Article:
Under the theme “Our Balanced Moderate Life” and through an effective coordination of efforts to introduce the moderate message of Islam, a wide range of articles, videos and editorials were published discussing Islamic values and how Islam is the religion of moderation. Of these material are the following:

  • Islam: A Call for Moderateness
  • Islam and the True Meaning of Moderation
  • Moderation: An Islamic Way of Life
  • Moderation in the Light of the Qur’an
  • Moderation in the Light of the Sunnah
  • Moderation: Your Way to Self-Development
  • Muhammad: The Exemplar of Coexistence and Moderation
  • Muslims: The True Moderate Nation
  • Prophet’s Moderation in Correcting People’s Mistakes

Hard Work

As a unique information content presenting and promoting Islamic values in some 12 languages, the New Muslims website has generated considerable praise and admiration in the competition.

“Not by chance we won this prize. It is the result of hard work and dedication,” Al-Shatti added.

“On all occasions inside and outside Kuwait, our informative and interactive content-rich websites have remarkable and impressive records, and today’s award is another step on the road to success, which adds to our long record of achievements”, Al-Shatti clarified.

“Since we began our online da`wah and academic work and over the course of four years, we’ve had remarkable achievements”, Al-Shatti added.

“It was not easy winning this competition. We have done something great with the dedication and hard work of the Editorial Board who over the last few months directed their efforts toward introducing the principle of “moderation” as an basic characteristic of Islam in efforts to presenting the true image of Islam and its message in general with distinguished video and visual  materials.”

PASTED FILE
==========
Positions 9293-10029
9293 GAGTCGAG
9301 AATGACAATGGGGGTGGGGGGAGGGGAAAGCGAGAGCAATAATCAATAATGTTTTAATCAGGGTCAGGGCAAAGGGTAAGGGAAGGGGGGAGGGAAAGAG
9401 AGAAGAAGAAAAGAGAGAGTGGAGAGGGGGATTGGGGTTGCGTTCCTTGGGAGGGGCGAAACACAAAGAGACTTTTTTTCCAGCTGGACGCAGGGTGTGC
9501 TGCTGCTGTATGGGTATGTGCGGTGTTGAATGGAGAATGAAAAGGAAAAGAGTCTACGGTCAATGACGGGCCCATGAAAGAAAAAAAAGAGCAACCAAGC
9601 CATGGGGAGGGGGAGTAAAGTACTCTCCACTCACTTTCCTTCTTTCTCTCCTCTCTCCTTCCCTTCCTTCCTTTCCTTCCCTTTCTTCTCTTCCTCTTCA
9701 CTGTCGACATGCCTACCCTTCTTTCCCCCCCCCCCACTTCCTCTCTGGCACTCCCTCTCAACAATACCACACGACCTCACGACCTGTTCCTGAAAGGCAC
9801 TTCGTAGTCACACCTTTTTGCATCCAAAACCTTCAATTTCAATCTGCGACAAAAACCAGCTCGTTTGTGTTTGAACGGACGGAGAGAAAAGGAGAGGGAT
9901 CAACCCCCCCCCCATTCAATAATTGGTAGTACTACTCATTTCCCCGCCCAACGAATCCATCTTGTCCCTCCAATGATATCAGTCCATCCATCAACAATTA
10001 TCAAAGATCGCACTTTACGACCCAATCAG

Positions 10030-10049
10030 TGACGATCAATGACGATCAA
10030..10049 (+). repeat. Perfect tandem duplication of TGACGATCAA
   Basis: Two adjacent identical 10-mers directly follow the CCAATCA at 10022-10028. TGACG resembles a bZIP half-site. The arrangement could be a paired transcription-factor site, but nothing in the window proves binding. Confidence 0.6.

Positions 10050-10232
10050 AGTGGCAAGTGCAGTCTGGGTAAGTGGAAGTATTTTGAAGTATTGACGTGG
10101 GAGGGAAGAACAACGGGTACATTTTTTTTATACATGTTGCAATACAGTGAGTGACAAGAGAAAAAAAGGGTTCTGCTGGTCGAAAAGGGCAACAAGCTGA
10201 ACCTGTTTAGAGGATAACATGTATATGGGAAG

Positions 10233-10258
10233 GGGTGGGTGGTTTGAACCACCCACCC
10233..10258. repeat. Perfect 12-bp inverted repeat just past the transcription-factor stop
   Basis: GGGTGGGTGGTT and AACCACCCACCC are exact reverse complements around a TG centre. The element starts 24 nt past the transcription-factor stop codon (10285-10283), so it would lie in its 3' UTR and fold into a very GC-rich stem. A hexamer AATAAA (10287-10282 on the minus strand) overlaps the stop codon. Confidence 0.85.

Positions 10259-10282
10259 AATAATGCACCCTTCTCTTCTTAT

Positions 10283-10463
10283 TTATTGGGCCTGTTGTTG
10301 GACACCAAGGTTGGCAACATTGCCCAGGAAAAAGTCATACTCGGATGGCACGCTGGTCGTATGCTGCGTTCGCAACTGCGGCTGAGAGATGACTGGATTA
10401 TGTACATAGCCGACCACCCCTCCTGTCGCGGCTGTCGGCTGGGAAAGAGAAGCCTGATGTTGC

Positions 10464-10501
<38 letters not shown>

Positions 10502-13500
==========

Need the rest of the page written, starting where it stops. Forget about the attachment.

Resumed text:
History of Success

Starting from the first year of its existence the E-Da`wah Committee won Shaikh Salem Al-Ali Al-Sabah Informatics Award 2010.

Continuing ahead, in Kuwait E-Awards for 2012, organized by Kuwait Foundation for the Advancement of Science, the IPC website, www.ipc.org.kw won the first award in the Electronic Content field, while Electronic Da`wah Committee came second in Electronic Education category for its ‘Da`wah Skills’ website,www.dawahSdkills.com , and third for its ‘Learn to Pray’ DVD app in both English and Arabic.

In the same award for 2015, the the E-Da`wah Committee won the first place with The Comprehensive Muslim e-Library, www.muslim-library.com , run by skillful and qualified editorial board.

For their contribution in enriching local electronic content, the websites were recommended as official Kuwaiti candidate to compete in an international competition.

We’re not just listing the awards, it’s what we did to win them.

EDC Contribution to Kuwait

Praising the EDC for winning the prize, Al-Shatti clarified that the prize “reflects the status and role of Kuwait in the cultural field and development on Islamic, regional and international levels”.

“It is not strange for Kuwait with its pivotal role in the pursuit of knowledge and promotion of science, and its interest in encouraging excellence and creativity under Islam and its values”, he said.

“The EDC victory is a good indicator for our country’s increasing role in enriching the Islamic and cultural life. And in our turn we contribute this heritage to Kuwait which has been selected as the capital of Islamic culture this year.”

“I congratulate E-Da`wah Committee for their hard organized work and their distinguished achievements. So thank you and keep up the great work.”

All thanks to Allah that by His grace we’ve achieved that success.